Terry Crews was busting with man-ism on Friday, May 10, at the Anatole. As guests gathered in the Wedgwood Room for the VIP meet-and-greet, the former NFL player was the consummate man’s man as he talked with Genesis Women’s Shelter CEO Jan Langbein. His lavender pocket square matched his lavender shirt with white curved collar. Over in another part of the room, Terry’s wife Rebecca King-Crews chatted with Genesis staffers. Like her husband, she was a standout with her pink hair, statuesque presence and perfect smile. No one would have guessed this pair had traveled a daunting road in their marriage. But that would be revealed an hour later at the Genesis Women’s Annual Luncheon in the Chantilly Ballroom for 1,500 guests.
As guests queued up for their photo opp with the man-of-the-hour, Crews chatted with Dallas County Commissioners Judge Clay Jenkins and Dr. Elba Garcia and Dallas District Attorney John Creuzot, Co-Chair family Robyn and Don Conlon gathered their kids (Lizzie and Casey Conlon, Megan and Keith Conlon and Kevin and Marybeth Conlon, who was fresh from a Mother’s Day tea with her six-year-old son).
When Jane Doe Awardee Cynt Marshall arrived for her photo with Crews, she started doing her signature dance moves to Crews’ delight.
As the chimes peeled that the reception was done, guests like Gail Turner with Jessica Turner Waugh, Beth and Chuck Thoele, Ken Marshall, Nikki Webb, Gail Davis, Tricia George, Angie Kadesky, Christie Carter, Pat McEvoy, Shelle Sills, Lisa Cooley, Ciara Cooley, Jan Hegi with Libby Hegi, Stacey Walker, Lisa Ogle with Nina Thornburgh, Tucker Enthoven with Julie Ford, Di Johnston, Vicky Lattner and Nancy Carter, moved into the Chantilly Ballroom that was a bouquet of red, white and pink floral delight.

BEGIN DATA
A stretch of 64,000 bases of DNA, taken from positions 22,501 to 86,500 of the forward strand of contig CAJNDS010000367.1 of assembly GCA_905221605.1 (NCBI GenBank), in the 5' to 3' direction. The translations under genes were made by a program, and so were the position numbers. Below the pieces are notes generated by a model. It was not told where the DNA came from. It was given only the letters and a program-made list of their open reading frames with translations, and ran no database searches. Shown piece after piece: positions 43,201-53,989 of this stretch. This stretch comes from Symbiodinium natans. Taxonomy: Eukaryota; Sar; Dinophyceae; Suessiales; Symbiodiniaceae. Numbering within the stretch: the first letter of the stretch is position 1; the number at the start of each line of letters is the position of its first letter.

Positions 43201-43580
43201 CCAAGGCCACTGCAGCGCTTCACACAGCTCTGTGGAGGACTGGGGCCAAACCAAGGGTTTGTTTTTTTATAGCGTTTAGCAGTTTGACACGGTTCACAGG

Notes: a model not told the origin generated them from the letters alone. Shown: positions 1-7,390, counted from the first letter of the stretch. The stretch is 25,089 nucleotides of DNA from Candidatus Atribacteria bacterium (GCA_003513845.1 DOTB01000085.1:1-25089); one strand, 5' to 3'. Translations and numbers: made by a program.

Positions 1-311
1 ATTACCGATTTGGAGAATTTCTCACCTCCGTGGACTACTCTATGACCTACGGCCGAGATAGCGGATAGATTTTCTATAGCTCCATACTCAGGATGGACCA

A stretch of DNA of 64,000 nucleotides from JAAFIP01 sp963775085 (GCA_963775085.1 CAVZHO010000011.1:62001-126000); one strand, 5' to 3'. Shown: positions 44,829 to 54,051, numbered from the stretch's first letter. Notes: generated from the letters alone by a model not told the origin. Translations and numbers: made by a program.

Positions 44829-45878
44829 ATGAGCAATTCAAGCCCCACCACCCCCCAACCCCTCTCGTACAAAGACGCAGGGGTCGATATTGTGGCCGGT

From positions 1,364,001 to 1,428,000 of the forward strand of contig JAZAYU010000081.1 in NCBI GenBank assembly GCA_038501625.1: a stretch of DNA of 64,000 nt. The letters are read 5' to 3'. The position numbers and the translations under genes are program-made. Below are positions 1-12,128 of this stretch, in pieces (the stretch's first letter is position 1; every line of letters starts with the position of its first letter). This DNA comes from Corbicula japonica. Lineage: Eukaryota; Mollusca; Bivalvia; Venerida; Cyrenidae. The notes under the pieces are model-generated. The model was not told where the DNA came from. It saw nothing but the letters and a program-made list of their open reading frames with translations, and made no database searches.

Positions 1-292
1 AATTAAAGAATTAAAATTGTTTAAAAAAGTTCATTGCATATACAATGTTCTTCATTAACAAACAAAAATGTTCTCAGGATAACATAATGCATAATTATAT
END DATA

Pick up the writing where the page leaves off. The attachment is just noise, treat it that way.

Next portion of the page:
Following a welcome by Robyn and Don and the invocation by Rev. Sheron “Amen” Patterson, lunch was served.
Just past noon Jan reported how the annual Jane Doe Award had been presented the night before to Cynt. With that Cynt appeared on stage and told how years ago she had been a child whose mother had escaped with her children from an abusive relationship. In closing, she said, “I am a Jane Doe.”
Next HeRO Founder/2019 HeRO recipient Crayton Webb was joined on stage by Terry for a chat. With just a handful of questions proposed by Crayton, Terry told of his journey that nearly damaged his home.
Growing up in Flint, Michigan, his father’s job as a factory worker and being an alcoholic had resulted in Terry’s not only witnessing his father physically abuse Terry’s mother, but also established a fear for his own life.
The result was Terry took this to mean that women didn’t matter and that physical power was the measure of his manhood.
As he described it, Terry became a “toxic male” yelling at his children as if they were adults, becoming a porn addict and an A-1 narcissist.
The turning point took place when Rebecca had had enough of his behavior and announced that she was leaving him. At that point in the conversation, he said that like the Genesis clients, she was so committed to leaving an abusive relationship, she was doing it with only the clothes on her back.
While Crayton interjected some one-liners to lighten the discussion, many in the audience were unable to hear him due to the acoustics.
As the conversation ended, Crayton presented Terry with a HeRO pin.